on April 22, 2008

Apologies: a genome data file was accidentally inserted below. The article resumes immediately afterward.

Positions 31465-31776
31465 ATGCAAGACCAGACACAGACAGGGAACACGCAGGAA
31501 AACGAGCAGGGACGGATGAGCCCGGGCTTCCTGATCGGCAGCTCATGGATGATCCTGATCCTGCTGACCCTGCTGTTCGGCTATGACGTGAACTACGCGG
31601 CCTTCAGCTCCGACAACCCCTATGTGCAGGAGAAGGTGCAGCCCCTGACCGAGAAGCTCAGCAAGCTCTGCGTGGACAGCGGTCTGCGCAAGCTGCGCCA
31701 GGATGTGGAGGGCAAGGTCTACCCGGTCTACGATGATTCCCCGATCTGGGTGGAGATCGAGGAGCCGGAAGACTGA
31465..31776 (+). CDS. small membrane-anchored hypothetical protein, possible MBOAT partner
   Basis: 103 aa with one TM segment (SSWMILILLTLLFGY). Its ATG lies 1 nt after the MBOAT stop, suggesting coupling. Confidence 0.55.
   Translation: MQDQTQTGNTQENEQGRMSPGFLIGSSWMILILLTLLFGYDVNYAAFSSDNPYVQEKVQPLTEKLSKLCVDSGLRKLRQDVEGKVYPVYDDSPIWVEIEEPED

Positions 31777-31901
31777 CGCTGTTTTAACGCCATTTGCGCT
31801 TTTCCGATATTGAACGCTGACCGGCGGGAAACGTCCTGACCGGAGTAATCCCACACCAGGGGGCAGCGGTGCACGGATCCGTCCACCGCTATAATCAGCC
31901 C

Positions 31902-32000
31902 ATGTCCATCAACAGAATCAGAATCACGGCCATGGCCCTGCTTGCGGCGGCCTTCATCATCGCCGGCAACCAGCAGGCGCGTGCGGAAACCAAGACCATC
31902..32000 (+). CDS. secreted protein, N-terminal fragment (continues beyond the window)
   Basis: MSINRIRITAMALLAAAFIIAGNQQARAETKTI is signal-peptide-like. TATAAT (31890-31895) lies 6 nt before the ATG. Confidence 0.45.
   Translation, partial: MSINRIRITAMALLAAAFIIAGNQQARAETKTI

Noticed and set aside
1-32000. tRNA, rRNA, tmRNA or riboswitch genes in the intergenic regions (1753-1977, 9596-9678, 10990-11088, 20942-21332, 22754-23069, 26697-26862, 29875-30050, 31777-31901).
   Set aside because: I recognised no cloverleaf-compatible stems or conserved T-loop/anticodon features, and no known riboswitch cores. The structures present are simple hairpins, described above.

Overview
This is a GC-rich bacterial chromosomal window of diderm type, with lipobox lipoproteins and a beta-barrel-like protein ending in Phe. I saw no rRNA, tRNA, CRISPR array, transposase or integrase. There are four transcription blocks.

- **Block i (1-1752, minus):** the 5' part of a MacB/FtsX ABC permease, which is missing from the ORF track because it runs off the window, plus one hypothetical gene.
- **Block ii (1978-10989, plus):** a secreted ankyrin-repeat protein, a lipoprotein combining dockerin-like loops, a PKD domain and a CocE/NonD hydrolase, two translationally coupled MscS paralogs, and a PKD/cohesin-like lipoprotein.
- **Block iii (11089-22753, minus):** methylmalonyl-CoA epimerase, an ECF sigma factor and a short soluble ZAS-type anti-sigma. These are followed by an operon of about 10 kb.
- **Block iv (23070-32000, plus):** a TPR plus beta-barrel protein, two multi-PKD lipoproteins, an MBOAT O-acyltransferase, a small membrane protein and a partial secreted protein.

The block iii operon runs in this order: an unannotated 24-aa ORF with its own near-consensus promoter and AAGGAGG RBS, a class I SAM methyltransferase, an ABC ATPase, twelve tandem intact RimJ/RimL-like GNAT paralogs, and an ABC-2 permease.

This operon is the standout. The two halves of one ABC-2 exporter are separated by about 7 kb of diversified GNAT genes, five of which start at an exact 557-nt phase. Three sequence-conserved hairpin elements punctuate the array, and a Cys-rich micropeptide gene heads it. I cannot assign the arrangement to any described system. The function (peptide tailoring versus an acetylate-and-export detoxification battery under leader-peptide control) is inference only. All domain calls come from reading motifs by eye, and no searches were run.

Near Euston Station, and adjacent to the newly renovated and resuscitated St. Pancras Station, sits one of London’s best places to visit. The British Library is the UK equivalent of the Library of Congress, but only received its own building in 1998. Until then, it was housed in the British Museum, which cramped both institutions. The new building is about a mile straight north of the British Museum, and its size makes it hard to imagine how it could ever have been relegated to sharing space. The website claims it was the largest building 20th century building constructed in the UK, but for most visitors, it hides its size well. You enter through a gate off Euston Street, with ‘British Library’ repeated three teams in wrought iron, which seemed an appropriate entrance for a building full of texts. In the courtyard, a large bronze Newton crouches, measuring some small piece of the world. It’s a strange turn on an image from Blake, who hated Newton’s worldview (which, as an alchemist, was not quite what we think of as scientific). I thought it was an odd image when I first saw it in 2001: I envision Newton looking outward at the world and the universe, not peering at the ground. Understanding that the sculpture is an insult turned into an heroic image (as noted in this this insightful post) makes the pose understandable, if not the sculptor’s thinking—or the Library’s thinking in making this highly ambiguous statement a centerpiece of the building.Inside, a large lobby opens to a set of stairs. At the top sits a four-story glass room that seems suspended inside the building. It appears to house rare books, with catwalks around the exterior aside the glass walls. In front, on your left, is a statue of Shakespeare, and an announcement that HM Queen Elizabeth dedicated the building. The excellent bookstore is directly on your left, and in between this and the Queen is the entrance to the Sir John Ritblat Gallery, which holds the "Treasures of the British Library."‘Treasures of the world’ is more like it. Collected in this modest space is a comprehensive look at texts, maps and cultures from around the globe. Of course, It is the British Library, so there’s no shortage of authors and artifacts from the Isles: Shakespeare is well represented, with a copy of the First Folio, the Sonnets, and his mortgage displayed on the left of what’s likely to be the first case you encounter in the gallery. On the right are letters from by QE I, responding to the strong suggestions of many peers that she find a husband and ensure a clean line of succession. (She vows to do so; what might have happened if she’d kept her word?) Behind you are an amazing collection of volumes from English literature: manuscripts from Austen and Bronte, Hardy and Conrad, and—most impressive to me—John Milton’s Commonplace book, opened to pages where he makes notes and ruminates on the nature of kingship (would this have been written if Elizabeth had married?).In other displays are sacred texts, including a Gutenberg Bible. The 8th century Lindisfarne Gospels were unfortunately rotated off display, to return in October. Also missed was William Tyndale’s Bible, the first in English. But leaves of the Codex Sinaiticus, the earliest complete Christian Bible, are also here. The Diamond Sutra, a 9th century Buddhist document from China, is likely the world’s oldest printed object. At the back, there’s a separate room for the Magna Carta, which is more of a hallway. The lights are lower in here, to preserve the documents. Unfortunately, the 1215 version was off display during our visit, but other less historical copies are there, along with a good exhibit on what the Carta is (and is not). Particularly interesting to me was a copy of a papal bull denouncing the Magna Carta.The exhibits continue on into science with copies of Galileo’s masterpiece Sidereus Nuncius, Newton’s Principia, and a letter from Newton to his archenemy Robert Hooke (OK, so he had more than one archenemy). Da Vinci, Harvey and others are also represented, along with a letter to Igo author Idler's hero, Alfred Russel Wallace, from that other evolutionary thinker, C. Darwin. In the music cases are manuscripts from Bach, Mozart and others, and a libretto from phileasfogg’s dream concert, the first performance of Handel’s Messiah. My teen Beatles fan was engrossed by the dozen or so items on loan from the Fab Four, including what looked like handwritten compositions or lyrics for In My Life, Ticket to Ride, Help, and Yesterday. She didn’t know this was coming, but it was one of the Beatles stops we’d hoped to make during our trip.We all got so engrossed here that we nearly missed the other highlight of our first day in London: a London Walks outing on Harry Potter. If we hadn’t scurried out to catch the Tube at Euston Station, we could easily have spent another hour here. As it was, we only lured one of our kids out of the bookstore with the possibility of a second visit, which unfortunately won’t come to pass until the next trip.
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